Association football[edit]

The city hosts three association football clubs in Portugal's highest league, the Primeira Liga. Sport Lisboa e Benfica, commonly known as just Benfica, has won 32 league titles in addition to two European Cups. Lisbon's second-most successful club is Sporting Clube de Portugal (commonly known as Sporting or in the English-speaking world as Sporting Lisbon), winner of 18 league titles and the 1964 UEFA Cup Winners' Cup.

A third club, C.F. Os Belenenses (commonly Belenenses or Belenenses Lisbon), based in the Belém quarter, has solely won one league title. Other major clubs in Lisbon include Atlético, Casa Pia, and Oriental.

Other sports[edit]

Other sports, such as indoor football, handball, basketball, roller hockey and rugby are also popular; the latter's national stadium is in Lisbon. There are many other sport facilities in Lisbon, ranging from athletics to sailing to golf to mountain-biking. Every March the city hosts the Lisbon Half Marathon, while in September the Portugal Half Marathon.

Facilities[edit]

Lisbon has two UEFA category four stadiums; Benfica's Estádio da Luz (Stadium of Light), with a capacity of over 65,000 and Sporting's Estádio José Alvalade, with a capacity of over 50,000. There is also Belenenses' Estádio do Restelo, with a capacity of over 30,000. The Estádio Nacional, in nearby Oeiras, has a capacity of 37,000 and was used exclusively for Portuguese international football matches and cup finals until the construction of larger stadia in the city. It held the 1967 European Cup Final.

International relations[edit]

Twin towns – Sister cities[edit]

Lisbon is twinned with the following cities:[73][74]

City Country Date
Bissau[73][74]  Guinea-Bissau 1983-05-31
Brasília[73]  Brazil 1985-06-28
Budapest[73][74][75]  Hungary 1992-09-28
Cacheu[73][74]  Guinea-Bissau 1988-11-14
Guimarães[73][74]  Portugal 1993-06-29
Luanda[73][74][76][77]  Angola 1988-10-11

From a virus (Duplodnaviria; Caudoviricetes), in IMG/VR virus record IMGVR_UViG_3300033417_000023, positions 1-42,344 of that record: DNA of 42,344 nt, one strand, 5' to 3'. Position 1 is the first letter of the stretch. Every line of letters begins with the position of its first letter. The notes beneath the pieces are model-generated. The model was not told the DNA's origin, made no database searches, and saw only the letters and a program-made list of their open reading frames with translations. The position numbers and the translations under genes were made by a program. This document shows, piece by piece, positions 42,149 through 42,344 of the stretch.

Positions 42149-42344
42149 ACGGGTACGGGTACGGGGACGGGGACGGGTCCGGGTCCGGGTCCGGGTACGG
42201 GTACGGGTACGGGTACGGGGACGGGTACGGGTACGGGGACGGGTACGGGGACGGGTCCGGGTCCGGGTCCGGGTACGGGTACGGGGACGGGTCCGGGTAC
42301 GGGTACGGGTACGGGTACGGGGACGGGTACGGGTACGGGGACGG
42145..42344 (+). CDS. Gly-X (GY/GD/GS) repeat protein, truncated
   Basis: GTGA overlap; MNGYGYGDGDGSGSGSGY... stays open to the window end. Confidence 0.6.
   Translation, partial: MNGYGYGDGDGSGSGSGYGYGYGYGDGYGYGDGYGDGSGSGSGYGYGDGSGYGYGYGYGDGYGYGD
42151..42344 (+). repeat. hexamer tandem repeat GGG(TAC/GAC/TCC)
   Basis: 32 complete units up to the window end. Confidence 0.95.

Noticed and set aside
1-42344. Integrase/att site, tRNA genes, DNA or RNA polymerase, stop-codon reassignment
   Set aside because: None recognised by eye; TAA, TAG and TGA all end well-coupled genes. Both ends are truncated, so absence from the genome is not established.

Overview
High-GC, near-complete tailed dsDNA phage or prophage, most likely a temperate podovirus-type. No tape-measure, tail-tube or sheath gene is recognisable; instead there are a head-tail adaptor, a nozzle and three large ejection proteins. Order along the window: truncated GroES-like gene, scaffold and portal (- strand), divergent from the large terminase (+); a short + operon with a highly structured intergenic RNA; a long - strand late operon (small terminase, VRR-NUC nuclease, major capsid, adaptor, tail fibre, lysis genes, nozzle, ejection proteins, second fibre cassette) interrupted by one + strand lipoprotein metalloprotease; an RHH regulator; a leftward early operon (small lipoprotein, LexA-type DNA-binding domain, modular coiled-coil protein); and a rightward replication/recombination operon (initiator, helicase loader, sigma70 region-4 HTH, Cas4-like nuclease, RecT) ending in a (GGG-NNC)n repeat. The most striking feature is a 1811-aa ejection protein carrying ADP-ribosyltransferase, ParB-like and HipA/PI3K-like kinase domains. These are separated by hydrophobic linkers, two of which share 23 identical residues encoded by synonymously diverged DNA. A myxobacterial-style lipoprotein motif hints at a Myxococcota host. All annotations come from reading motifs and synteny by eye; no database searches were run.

Macau[73][74]  Macau 1982-05-20
Madrid[73][74][78]  Spain 1979-05-31
Malacca[73][74][79]  Malaysia 1984-01-19
Maputo[73][74]  Mozambique 1982-03-20
Praia[73][74]  Cape Verde 1983-05-26
Rabat[73][74]  Morocco 1980-06-10
Rio de Janeiro[73]  Brazil 1985-04-03
Salvador[73][74]  Brazil 2007-07-10
São Paulo[73][74][80][81][82]  Brazil 2007-07-10
São Tomé[73][74]  São Tomé and Príncipe 1983-05-26

Cooperation agreements[edit]

Lisbon has cooperation agreements with the following cities:[73][74]

City Country Date
Água Grande[73]  São Tomé and Príncipe 1993-12-31
Algiers[73][74]  Algeria 1988-09-26
Bethlehem[73][74][83]  Palestine 1995-11-02
Buenos Aires[73]  Argentina 1992-10-20
Curitiba[74]  Brazil 2005-01-28
Kiev[74]  Ukraine 2000-10-26
Miami[73][74]  United States 1987-10-30
Montevideo[73][74]  Uruguay 1993-01-11
Moscow[73][74]  Russia 1997-02-17
Panaji[74]  India 1989-10-13
Paris[73][74]  France 1998-04-03
Beijing[73][74][84]  China 2010-10-22
Qingdao[74]  China 2010-06-17
Santa Catarina[73]  Cape Verde 1997-03-27
Sofia[74]  Bulgaria 2001-03-15
Toronto[73][74]  Canada 1984-03-30
Tunis[73][74]  Tunisia 1993-09-03
Zagreb[73][74][85]  Croatia 1977-07-15

See also[edit]

References[edit]

  1. ^ Wells, John C. "Portuguese". Retrieved 2012-06-17. 
  2. ^ Censos 2011 – Resultados Preliminares
  3. ^ a b Demographia: World Urban Areas, March 2010